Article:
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Review #3 - Elijah Craig 18 Year Head to Head (2015, 2019)


Well this is exciting.


In the last two weeks, I’ve become the proud papa to two different releases of Elijah Craig 18 year. The first is a 2015 release which I acquired through a friend and fellow member of the Bourbon Underground. The second is a 2019 release from a local store and part of the recent influx of these that the New Orleans area has seen. It was also opened immediately so I could tip my mule with a 2 oz sample to show my appreciation for not having to leave my house. After the second acquisition, I thought why not over analyze both of these bottles head to head and do another write up? Like a reasonable person.


2015 was the first re-release of the Elijah Craig 18 year single barrel after taking a 3 year hiatus due to a shortage of quality barrels. About 15,000 bottles were released in 2015, making me extremely grateful to even have an opportunity to taste this stuff. By this point you would figure they are already drunk or making their way around the secondary market at a price that I probably couldn’t touch. Since its reintroduction, the 18 year has been an ongoing release. For some reason, it appears to me that at least in the Nola area that this bottle was available on a much wider scale than years previous – at least according to all the shares in local facebook groups.


This bottle remains one of the most sought after on the market, and according to Heaven Hill, is one of the oldest single barrels continuously released. I’ve previously tasted the 2019 release, but don’t remember anything about it due to how late in the night it was. Just that it was pretty good and I should probably look for a bottle. When it rains it pours, I guess. Let’s go head to head!


Both pours sat in glencairns for 10 minutes prior to tasting. Scores are between 1 (not great) and 5 (exceptional).


2015 Elijah Craig 18 year Single Barrel

Nose: Immediate butterscotch. Vanilla and sweet oak. Reminds me of a what an aged wheater would smell like until the leather hits at the end - 4

Palate: Complex mouth. Caramel and oak come to the front, but I also get cinnamon and I want to say a fruit mixture as well - 4

Finish: This finishes like maple syrup and I have no complaints. There’s like a cherry flavored twang of sweetness before it becomes all oak in the back of the mouth - 5 Total: 4.33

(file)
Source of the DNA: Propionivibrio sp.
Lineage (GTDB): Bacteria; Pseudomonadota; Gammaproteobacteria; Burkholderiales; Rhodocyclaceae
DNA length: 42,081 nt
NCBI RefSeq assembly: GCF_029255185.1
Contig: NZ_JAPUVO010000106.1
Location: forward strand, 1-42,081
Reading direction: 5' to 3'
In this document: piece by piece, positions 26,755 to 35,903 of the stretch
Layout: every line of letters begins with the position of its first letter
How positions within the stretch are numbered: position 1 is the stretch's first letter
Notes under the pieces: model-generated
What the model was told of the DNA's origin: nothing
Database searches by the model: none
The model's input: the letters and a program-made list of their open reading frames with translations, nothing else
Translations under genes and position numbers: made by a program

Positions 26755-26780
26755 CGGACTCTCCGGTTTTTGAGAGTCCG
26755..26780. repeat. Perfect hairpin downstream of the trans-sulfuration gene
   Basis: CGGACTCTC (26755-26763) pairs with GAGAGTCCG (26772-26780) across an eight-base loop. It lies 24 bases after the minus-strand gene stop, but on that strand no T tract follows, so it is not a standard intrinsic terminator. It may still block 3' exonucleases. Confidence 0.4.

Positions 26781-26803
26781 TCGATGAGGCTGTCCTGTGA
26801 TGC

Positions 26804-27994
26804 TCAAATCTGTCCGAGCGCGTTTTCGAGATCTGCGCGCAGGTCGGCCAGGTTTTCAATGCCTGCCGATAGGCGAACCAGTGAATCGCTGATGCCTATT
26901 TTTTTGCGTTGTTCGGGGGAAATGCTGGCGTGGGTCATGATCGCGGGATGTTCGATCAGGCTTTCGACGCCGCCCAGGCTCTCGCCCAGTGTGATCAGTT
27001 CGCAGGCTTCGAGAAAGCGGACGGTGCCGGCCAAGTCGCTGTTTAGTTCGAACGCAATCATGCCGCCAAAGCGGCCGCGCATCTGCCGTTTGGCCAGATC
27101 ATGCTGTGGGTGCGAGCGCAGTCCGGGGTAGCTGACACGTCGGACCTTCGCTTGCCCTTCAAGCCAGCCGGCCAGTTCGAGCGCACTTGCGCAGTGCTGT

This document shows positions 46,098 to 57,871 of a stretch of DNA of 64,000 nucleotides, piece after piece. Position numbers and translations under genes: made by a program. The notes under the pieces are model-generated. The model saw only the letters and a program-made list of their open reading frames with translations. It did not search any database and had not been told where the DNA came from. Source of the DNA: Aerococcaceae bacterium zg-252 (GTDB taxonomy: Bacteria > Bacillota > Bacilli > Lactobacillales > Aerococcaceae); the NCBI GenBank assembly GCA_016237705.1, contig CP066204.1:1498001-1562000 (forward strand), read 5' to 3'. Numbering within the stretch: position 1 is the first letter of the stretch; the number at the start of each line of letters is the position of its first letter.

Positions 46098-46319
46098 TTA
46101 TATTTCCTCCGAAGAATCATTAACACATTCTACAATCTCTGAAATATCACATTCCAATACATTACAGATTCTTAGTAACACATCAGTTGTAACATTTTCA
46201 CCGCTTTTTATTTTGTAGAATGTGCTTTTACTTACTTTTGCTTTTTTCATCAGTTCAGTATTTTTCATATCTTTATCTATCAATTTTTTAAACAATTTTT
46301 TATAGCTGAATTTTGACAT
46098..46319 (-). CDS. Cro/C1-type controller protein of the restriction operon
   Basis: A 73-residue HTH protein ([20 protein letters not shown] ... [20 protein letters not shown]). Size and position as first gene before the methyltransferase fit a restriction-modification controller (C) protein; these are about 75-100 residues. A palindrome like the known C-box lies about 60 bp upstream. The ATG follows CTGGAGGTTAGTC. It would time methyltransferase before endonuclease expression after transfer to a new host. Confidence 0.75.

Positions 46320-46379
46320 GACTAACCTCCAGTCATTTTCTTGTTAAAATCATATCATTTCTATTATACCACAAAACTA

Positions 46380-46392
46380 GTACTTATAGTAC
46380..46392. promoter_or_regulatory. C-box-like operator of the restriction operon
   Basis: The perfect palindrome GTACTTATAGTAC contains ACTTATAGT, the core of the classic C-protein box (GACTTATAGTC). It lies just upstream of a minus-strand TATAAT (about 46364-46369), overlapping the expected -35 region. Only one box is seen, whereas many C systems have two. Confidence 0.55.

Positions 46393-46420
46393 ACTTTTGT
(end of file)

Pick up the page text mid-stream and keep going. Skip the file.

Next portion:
2019 Elijah Craig 18 year Single Barrel

Nose: Oak right off the bat. Leather and sweet tobacco come in followed by honey and cherries - 4

Palate: Oily coating in the mouth and I get nuts, orange, cinnamon, and oak throughout - 4

Finish: That was easy. It’s sweet vanilla down and heavy oak when I breathe the alcohol back out - 4 Total: 4.00

I’m thoroughly enjoying the opportunity to get to do these for science. Both of these pours are fantastic in their own right and share a complexity that is lacking in the day to day whiskey I’ve been drinking lately. If I have to sum up these pours, I’d call them the same. But different. But still the same. They share a number of qualities that show they’re related like the leather, cinnamon, and of course the oak that comes with its age statement. However, they were different enough, especially on the nose, that made these bottles excel in different ways. Overall, I gave the edge to the 2015 release simply because that was one of the more unique finishes to a dram that I can remember. But…due to the variety of change you might find in single barrels and since there hasn’t been any major overhaul (I believe there was a minor mashbill tweak) to the recipe in this time, I wouldn’t feel comfortable saying that the juice released in 2015 is invariably better than 2019.

The big knock you’ll hear about Elijah Craig 18 comes from its 90 proof. Most seasoned bourbon drinkers who drink Hazmat Stagg like water would say that the 12 year Elijah Craig Barrel Proof releases offer a lot of the same profile with the proof they enjoy for a much greater value. While I do think that a bit more proof certainly wouldn’t hurt – it might even take my rating on the palate from a 4 to a 5 – I don’t believe that the lower proof means this should be skipped. The MSRP has ballooned to close to $150 in the last couple of years, which would give most people pause, but this is certainly something I would look to have a pour of in a bar and judge its value for myself. When you can, of course.

For me, I’ll be looking for another once I’m low enough to get nervous.

-Tyler

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